iPrint printers are auto-removed, but not reinstalled

  • 3264541
  • 21-May-2007
  • 26-Apr-2012


Novell iPrint for NetWare
Novell iPrint Client for Windows version 4.26


When changing the address type that the Print Manager is bound to, iPrint printers are auto-uninstalled from workstations. The expectation is that iPrint printers will then be auto reinstalled. Due to a bug in the iPrint client, iPrint printers are not auto reinstalled.


Apply the iPrint client version 4.28 or later.


Reported to Engineering

Additional Information

For the purpose of explaining this issue, there are 3 ways to load a print manager on NetWare:

1. NDPSM .MyPrintManager.Organization.OU
2. NDPSM .MyPrintManager.Organization.OU /IPADDRESS=[An IP Address bound to the server]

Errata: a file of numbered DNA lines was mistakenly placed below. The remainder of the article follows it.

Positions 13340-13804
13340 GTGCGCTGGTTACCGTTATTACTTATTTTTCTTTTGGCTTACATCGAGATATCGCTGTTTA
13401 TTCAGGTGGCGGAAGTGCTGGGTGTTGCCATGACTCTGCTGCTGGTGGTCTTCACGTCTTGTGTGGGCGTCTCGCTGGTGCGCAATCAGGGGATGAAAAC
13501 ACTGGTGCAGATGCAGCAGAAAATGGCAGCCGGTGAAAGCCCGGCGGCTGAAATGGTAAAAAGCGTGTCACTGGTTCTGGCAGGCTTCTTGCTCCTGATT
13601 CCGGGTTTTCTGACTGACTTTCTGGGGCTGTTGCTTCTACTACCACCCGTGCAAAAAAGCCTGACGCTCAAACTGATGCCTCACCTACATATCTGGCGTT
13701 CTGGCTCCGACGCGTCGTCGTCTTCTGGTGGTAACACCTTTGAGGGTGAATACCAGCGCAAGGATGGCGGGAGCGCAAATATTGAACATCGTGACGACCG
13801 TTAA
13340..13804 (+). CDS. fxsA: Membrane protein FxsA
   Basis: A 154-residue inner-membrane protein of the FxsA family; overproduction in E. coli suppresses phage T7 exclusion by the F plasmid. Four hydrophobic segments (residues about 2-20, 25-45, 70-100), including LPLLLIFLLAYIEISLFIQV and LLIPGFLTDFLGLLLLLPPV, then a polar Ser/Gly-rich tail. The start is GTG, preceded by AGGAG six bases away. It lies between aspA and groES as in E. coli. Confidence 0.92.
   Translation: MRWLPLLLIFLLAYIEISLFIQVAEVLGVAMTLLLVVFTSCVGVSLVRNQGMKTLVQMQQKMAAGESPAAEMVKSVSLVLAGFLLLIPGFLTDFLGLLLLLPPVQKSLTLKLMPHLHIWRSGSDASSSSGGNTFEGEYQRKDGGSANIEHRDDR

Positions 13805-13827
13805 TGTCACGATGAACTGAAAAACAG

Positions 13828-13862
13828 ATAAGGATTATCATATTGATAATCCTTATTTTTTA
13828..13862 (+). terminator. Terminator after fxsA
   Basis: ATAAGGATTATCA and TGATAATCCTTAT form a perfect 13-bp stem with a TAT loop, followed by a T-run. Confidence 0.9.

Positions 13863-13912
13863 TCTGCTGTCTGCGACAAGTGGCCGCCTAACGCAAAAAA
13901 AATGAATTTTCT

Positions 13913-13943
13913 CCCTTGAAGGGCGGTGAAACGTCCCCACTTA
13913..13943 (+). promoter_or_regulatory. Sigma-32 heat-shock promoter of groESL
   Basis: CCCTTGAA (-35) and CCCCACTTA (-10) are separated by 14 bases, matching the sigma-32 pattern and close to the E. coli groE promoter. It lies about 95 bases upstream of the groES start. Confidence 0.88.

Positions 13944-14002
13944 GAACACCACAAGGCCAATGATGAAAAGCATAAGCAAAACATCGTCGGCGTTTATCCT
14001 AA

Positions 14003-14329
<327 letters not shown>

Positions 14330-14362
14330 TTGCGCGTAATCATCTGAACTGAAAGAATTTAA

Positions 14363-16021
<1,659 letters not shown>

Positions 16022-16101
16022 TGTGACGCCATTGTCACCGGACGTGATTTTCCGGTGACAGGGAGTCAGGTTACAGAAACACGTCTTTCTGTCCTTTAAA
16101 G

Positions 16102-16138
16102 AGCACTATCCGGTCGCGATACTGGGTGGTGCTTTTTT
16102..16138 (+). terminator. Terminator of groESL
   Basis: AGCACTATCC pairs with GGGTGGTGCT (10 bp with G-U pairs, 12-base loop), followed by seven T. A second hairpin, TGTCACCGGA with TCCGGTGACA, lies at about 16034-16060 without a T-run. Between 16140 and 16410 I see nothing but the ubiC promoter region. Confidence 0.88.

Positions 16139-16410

3. NDPSM .MyPrintManager.Organization.OU /DNSNAME=[A DNS Name used for the server or Print Service]

The way in which the Print Manager is loaded will dictate:

a. The name of the iPrint printer installed to the workstation.
b. How the iPrint printer installed to the workstation communicates with the Print Server (IP Address or DNS Name).

There is a feature in the iPrint client that looks up the way the Print Manager is loaded (by IP Address or DNS Name) and auto corrects the iPrint printer installed to the Windows workstation to reflect the administrator's choice (IP or DNS). This auto-remove/auto-install of the iPrint printer works unless the ShortInstallName feature is being implemented. The bug is being investigated by Novell.

Explanation on the ShortInstallName feature:
The ShortInstallName feature is enabled in sys:\Apache2\htdocs\ippdocs\iprint.ini. Change ShortInstallName = DEFAULT to ShortInstallName = [WhateverName]. Making this feature take effect will require the printer to be reinstalled to the workstation. Instead of the name in the Windows Printers folder displaying like:

[pa_name] on [ipp://IPorDNS]
The name will display as:
[pa_name] on [WhateverName]

This can shorten the length of the printer name a lot, especially if a DNS name is being used.